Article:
On 18 November, three students were given suspended sentences for using the Internet to distribute copyright recordings. The Australian Recording Industry Association (ARIA) celebrated this result with a panoply of press releases and issued a warning that more successful prosecutions would follow. However, in the hoopla that has followed, no-one has thought to observe that Internet music piracy is due, in large part, to an abysmal lack of foresight on the part of the major record companies that comprise ARIA.
The record companies’ decision to resist rather than embrace the Internet has, in many ways, reshaped the music industry forever. Among other things, it continues to have the effect of alienating artists from their audiences. This is a thoroughly deplorable state of affairs as audiences and musicians are, by instinct, on the same side.
I put up a website recently, mainly as a source of information and lyrics for students who look at my songs in their English and Australian History courses. Once the site was registered with the major search engines, I searched for “I was only 19”. I was not entirely surprised, and in truth not entirely pleased, to find that the song is available in downloadable format, for free, from a number of sites. The irony is that these sites are often run by people who are dedicated and enthusiastic fans. What am I to do?
I find myself, as do many musician friends, on the horns of a dilemma. On one hand we write and record music so it can be heard and enjoyed by our audiences. On the other hand, it costs time and lots of money to record music and it is not unreasonable for writers, musicians, and indeed the labels we record for, to expect some return on the investment.
In the mid-1990s the Internet was in the middle of a serious growth phase. I remember discussing the issue with a couple of senior record company executives and suggesting to them that the Internet was about to rewrite the rules for the marketing and distribution of music. I suggested to them that their relationship with the retail sector, then marked by interminable and expensive piss-ups masquerading as product presentations, was about to change forever. I suggested to them that if they were smart they would seize this new technology and explore ways to get more music to more people more cheaply. (Lest people think I was unnaturally prescient, I hasten to add that I was far from alone in this view.)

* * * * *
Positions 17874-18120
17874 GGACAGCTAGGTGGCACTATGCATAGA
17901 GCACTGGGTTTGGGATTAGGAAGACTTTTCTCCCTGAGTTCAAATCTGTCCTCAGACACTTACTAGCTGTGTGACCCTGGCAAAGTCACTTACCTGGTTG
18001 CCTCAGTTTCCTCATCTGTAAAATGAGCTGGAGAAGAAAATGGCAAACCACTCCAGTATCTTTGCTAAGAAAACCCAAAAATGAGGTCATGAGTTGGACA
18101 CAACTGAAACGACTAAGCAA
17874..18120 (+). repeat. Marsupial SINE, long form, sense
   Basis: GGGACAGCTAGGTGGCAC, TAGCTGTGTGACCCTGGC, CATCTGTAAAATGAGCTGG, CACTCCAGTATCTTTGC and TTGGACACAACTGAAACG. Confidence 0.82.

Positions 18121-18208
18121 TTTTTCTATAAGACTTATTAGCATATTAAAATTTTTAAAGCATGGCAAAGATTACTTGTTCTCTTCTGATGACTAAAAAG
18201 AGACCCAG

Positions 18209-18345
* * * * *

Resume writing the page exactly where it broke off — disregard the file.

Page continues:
It was clear to many of us that it was only a matter of time before people would be able to buy goods and services online with a credit card or via a direct-debit system. I remember suggesting to these executives that a label might well be able to put its entire catalogue online and have people download the songs they wanted on a fee-for-track basis. I suggested to them that a label’s most valuable and enduring asset was its catalogue and that it was only a matter of time before the huge new CD plants and the electronic stock control and distribution systems were going to be redundant.
In response I was solemnly informed that ARIA intended to resist the Internet with all means at its disposal. Anyone who distributed copyright music online would feel the full sting of the corporate legal slap and, having made well publicised examples of a few individuals and companies, life would continue on pretty much as normal. It took until November 18, 2003, for ARIA to be half right.
I think I was supposed to be consoled that in the name of their artists, the labels were going to sue our fans and lean on computer-nerd kids.
Strange as it may seem, there are some artists who are not young, blonde and pneumatic. These artists have catalogues of substance, variety and longevity but they are lucky if even some of their work is available in the mid or low-price product range. It follows from this that there is a great deal of our nation’s musical heritage lying around in various record companies’ tape vaults. How hard would it be for these songs to be digitised and made available for download for a small fee? The artwork and the liner notes could be thrown in for nothing.
If the record companies had embraced the Internet earlier, their distribution costs would be in decline by now and they would be earning money from their entire catalogue, not just the music on this week’s chart.
As far as the digital world is concerned, the major record companies are now well behind the game. Everyone else is fighting for the ball inside the 50 while the labels are wheezing along behind the play, shouting to the umpire that the game should stop and everyone should go before the tribunal.
Recent newspaper reports suggest that a proposed merger of Sony Music and BMG will go ahead. Equally, there are reports that some of Australia’s retailers plan to retail music via download from the Internet. If this is to happen, the major labels could well lose their production and distribution clout.
As you read this, a couple of the songs promoted by the wildly popular “Australian Idol” television show are being downloaded in the bedrooms 15-year-olds across Australia. I don’t know what this means for those of us who have catalogues of work locked away in record company vaults but I do know that a merged Sony Music and BMG could do worse than employ a few of these kids.